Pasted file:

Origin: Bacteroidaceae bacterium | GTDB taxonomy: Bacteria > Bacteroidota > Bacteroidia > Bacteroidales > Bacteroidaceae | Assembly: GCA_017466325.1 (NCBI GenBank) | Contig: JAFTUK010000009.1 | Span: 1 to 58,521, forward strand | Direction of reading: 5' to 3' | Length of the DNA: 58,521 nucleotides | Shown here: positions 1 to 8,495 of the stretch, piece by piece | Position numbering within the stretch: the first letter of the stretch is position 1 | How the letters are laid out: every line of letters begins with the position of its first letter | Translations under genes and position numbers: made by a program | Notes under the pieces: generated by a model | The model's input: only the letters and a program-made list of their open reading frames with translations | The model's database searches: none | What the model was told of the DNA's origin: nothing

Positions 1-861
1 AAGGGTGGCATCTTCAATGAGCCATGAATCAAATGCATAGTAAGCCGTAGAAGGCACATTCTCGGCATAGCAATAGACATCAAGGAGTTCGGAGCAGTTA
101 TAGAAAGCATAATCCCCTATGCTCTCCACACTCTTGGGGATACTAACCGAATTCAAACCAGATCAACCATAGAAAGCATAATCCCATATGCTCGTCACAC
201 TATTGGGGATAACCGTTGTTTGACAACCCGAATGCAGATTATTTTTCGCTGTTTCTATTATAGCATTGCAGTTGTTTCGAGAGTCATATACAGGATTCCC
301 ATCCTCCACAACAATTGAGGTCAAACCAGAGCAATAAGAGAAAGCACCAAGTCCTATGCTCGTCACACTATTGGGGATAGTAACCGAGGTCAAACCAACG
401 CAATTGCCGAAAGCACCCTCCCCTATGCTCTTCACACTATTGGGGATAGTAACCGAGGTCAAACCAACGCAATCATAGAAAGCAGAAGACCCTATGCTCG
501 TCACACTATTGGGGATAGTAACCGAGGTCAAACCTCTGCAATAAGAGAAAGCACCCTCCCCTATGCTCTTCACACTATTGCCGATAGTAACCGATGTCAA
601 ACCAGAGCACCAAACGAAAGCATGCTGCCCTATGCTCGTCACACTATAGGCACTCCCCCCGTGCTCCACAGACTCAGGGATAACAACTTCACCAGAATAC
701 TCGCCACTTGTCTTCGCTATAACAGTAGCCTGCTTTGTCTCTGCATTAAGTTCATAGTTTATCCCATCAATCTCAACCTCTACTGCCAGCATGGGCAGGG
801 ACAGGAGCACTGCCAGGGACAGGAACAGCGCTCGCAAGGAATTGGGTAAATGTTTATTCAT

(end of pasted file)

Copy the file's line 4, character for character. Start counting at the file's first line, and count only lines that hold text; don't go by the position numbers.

101 TAGAAAGCATAATCCCCTATGCTCTCCACACTCTTGGGGATACTAACCGAATTCAAACCAGATCAACCATAGAAAGCATAATCCCATATGCTCGTCACAC